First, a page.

By Gina Petruccelli, News9.com
OKLAHOMA CITY -- With temperatures cooling down, it's time to get into the fall spirit. You'll find fun, fright and foliage in News9.com's nine picks for fall in Oklahoma. There are plenty of family friendly activities across the state that will have you pulling out your scarves and a mug of warm apple cider. Here's our nine perfect picks for fall:
1. Enjoy the foliage along Talimena Scenic Drive
The Talimena Scenic Drive is a 54 mile scenic byway offering breathtaking views. The drive stretches across the Ouachita Mountains in eastern Oklahoma and Western Arkansas. It's the prime place to see the leaves change from green to beautiful golden hues, maroon shades and burnt oranges. Along the drive you'll find hiking trails, historic houses and museums. The peak time to see foliage is looking to be the first week in November.
For more information, including maps, lodging and activities, visit the Talemina Scenic Drive Web site.
|News9.com's 9 Fall Picks|
2. Taste local vineyards at the Oklahoma Wine Fest
With 25 vineyards participating in the Oklahoma Wine Fest 2008, it's the biggest wine festival ever held in the state. Besides tasting and food pairing, the festival will feature wine workshops and live music. Learn about wine making, collecting or how to build the perfect wine cellar. Some of the proceeds will benefit the Muscular Dystrophy Association.
The festival will be held November 14-15 at 50 Penn Place in Oklahoma City. For more information, visit the Oklahoma Wines Web site. To purchase tickets, go to LocalWineEvents.com.
3. Get lost in the Maize Maze at Reding Farm
There's no place like a corn maze, and Reding Farm has brought Dorothy and all her friends from Oz to their farm. Their corn field has mazes in the shape of Dorothy, the Scarecrow, the Tinman, the Cowardly Lion and the Wicked Witch. Each maze varies in size and difficulty. Explore the corn fields during the day or experience the spooky side by traveling the mazes at night. Don't forget a flashlight.
The Maize, located at 614 Reding Road in Chickasha, is open through October 31, Friday-Sunday. For directions, prices and hours visit the Corn Field Maze Web site.
4. Pick pumpkins at the patch on T.G. Farms
Carving pumpkins is a fall and Halloween tradition, but you have to get a pumpkin first. T.G. Farms has two patch options, and one isn't far from Oklahoma City. Bring your family and let them each pick out their own personal pumpkin. T.G. Farms also offers other fun fall activities including hay rides around the patch and a general store with an assortment of fall produce. The pumpkin patches, located in Norman and Newcastle, are open through November 15. Admission is $8 and includes your choice of one pumpkin. For more information, visit the T.G. Farms Web site.
5. Pick juicy apples at Livesay Orchards
Livesay Orchards is known for pick-your-own peaches, but they also have apple picking aplenty. The original orchard was purchased in 1966, and it's been passed down through the family ever since. There are 10 acres of apple trees and the family has a farmer's market June through the end of October, so you can find apples, pumpkins, corn and more.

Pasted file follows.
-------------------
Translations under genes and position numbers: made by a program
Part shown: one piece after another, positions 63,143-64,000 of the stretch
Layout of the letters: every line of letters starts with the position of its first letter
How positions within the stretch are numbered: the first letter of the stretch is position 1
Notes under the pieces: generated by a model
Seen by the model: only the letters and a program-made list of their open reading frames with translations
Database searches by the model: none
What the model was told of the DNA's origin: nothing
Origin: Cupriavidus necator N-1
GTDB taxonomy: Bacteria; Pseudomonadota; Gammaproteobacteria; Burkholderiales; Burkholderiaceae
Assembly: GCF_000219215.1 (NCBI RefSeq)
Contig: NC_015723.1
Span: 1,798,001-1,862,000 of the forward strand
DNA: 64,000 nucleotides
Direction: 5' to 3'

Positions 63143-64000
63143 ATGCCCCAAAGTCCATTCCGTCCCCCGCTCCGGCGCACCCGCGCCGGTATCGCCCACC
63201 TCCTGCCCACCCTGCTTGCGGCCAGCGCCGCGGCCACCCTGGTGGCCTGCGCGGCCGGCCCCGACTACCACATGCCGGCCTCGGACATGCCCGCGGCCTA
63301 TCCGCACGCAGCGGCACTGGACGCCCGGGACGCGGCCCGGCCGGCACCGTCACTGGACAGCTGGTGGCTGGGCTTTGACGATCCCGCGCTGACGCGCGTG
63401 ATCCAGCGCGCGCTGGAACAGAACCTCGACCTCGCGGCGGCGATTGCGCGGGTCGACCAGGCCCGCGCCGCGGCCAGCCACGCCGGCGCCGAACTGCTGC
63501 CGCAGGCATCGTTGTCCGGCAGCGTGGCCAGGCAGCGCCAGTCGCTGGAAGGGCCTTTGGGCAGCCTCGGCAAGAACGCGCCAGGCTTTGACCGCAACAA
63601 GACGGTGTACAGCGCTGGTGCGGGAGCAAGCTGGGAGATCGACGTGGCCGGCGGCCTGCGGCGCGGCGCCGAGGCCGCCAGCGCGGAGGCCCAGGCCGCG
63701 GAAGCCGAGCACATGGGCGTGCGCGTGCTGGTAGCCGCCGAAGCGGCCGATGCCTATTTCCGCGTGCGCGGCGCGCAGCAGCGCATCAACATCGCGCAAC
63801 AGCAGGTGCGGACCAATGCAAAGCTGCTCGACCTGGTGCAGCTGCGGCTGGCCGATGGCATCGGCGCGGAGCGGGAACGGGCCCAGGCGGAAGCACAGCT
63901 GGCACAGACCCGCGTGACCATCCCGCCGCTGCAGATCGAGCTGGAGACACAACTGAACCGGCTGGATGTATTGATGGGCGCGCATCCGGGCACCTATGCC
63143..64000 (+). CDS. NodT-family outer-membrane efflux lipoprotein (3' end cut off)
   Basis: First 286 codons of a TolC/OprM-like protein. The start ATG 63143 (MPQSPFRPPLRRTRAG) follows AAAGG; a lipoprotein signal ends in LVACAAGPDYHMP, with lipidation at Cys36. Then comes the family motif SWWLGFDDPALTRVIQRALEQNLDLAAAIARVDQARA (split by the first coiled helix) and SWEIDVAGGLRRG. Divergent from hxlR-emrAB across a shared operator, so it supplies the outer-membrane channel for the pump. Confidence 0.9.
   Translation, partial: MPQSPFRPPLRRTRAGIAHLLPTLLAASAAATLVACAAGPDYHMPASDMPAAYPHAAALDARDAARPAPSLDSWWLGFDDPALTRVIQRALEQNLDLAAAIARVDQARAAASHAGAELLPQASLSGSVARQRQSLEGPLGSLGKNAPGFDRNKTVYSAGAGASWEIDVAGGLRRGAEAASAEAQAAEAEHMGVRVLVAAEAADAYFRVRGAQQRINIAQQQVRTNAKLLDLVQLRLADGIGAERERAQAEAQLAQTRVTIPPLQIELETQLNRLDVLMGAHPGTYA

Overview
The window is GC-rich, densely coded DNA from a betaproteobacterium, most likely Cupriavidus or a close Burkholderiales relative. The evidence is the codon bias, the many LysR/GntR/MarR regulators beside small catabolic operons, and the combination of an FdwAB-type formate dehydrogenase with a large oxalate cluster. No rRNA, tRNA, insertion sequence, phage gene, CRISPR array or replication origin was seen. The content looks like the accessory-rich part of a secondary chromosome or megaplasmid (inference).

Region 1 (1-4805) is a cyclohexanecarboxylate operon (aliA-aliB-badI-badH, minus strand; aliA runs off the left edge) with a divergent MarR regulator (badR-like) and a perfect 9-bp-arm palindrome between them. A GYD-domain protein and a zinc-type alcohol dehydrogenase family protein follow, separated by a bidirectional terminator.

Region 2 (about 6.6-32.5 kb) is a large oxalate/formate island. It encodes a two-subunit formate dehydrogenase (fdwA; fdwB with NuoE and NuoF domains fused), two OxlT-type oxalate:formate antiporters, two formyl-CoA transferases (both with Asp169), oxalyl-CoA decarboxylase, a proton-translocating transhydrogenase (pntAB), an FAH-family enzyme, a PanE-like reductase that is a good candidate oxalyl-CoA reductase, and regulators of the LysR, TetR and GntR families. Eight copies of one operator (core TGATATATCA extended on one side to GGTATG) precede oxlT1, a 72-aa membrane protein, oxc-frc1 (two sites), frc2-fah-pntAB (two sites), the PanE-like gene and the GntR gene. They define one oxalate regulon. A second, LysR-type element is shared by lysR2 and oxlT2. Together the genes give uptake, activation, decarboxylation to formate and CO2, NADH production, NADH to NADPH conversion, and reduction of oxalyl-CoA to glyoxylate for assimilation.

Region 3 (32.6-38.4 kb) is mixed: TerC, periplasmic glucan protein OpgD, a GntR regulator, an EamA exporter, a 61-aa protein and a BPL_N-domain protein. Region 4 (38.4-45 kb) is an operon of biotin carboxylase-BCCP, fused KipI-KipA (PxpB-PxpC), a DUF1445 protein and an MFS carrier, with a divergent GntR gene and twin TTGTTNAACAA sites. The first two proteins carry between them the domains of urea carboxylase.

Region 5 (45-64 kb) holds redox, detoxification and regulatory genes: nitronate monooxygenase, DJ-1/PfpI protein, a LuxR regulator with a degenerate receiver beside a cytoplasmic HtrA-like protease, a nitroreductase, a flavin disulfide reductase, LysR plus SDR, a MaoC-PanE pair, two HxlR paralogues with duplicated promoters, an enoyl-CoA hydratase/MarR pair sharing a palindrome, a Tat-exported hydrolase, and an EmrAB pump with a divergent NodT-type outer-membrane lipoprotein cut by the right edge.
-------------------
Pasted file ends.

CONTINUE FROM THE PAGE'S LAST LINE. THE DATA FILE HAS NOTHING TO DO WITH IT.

For directions, hours and general information, visit the Livesay Orchard Web site.
6. Hop on a hayride at Wild Things Farm
From the herb garden to the goat walk, Wild Things Farm has plenty of fall activities, but their hayride is a must. Hop up on the hayride and travel around the 90 acre farm. See the ducks by the pond, pet the horses and enjoy the fall breeze. When you're done, catch the goats walking up a high slanted ramp and pet some of the other animals on Wild Things Farm.
For directions to Wild Things Farm located in Pocola and hours, visit the Wild Things Farm Web site.
7. Find your inner superhero at the Toy and Action Figure Museum
Pull out your Spiderman gear, your Iron Man suit or your Creature from the Black Lagoon costume because the Toy and Action Figure Museum is having an action figure costume contest. Whether you love Marvel or DC Comics, this is the best place to see and be seen as your favorite superhero or super villain. The museum is also celebrating its third birthday, so join the fun and see how some of your favorite icons have evolved over the years.
The costume contest will be held at the museum in Pauls Valley on Saturday Oct. 25 beginning at 7 p.m. For directions and ticket prices, visit the Toy and Action Figure Museum Web site.
8. Find what goes bump in the night at 10th Street Haunted House
It's time for a spooktacular treat. Take a guided tour through the 10 Street Haunted House, but around every corner, ghosts and ghouls could be lurking. As the guide takes you through the house, you'll be invited to participate in the fun and fright while learning the haunted history behind this house of horrors.
The haunted house is located at 2005 10 Street, just east of NW 10 and Pennsylvania Avenue. The tours are given every Friday and Saturday night through October 18, and every night of the week from Friday, Oct. 24 through Saturday, Nov. 1, 7-11 p.m. Tours are $5 per person. For more information, call 232-1816.
9. Haunted hollows and ghost stories galore at Scream and Boo Country
Scream Country is over 40 acres of dark trails, featuring the Carnivale Asylum, a haunted mansion and a one mile trail through the undead town of Spivey Hollow. Step back to 1931 and walk the trails of this zombie town. Your nightmares can't compare to the things still creeping around looking for a bite of the living.
Boo Country is the not so scary Halloween western town for littler monsters. Families can enjoy ghost stories, a corn maze with funny face pumpkins hiding in the field and trick or treating on October 31.
Scream and Boo Country are located two miles northeast of Drumright. For hours, tickets and directions, visit the Scream Country Web site, or the Boo Country Web site.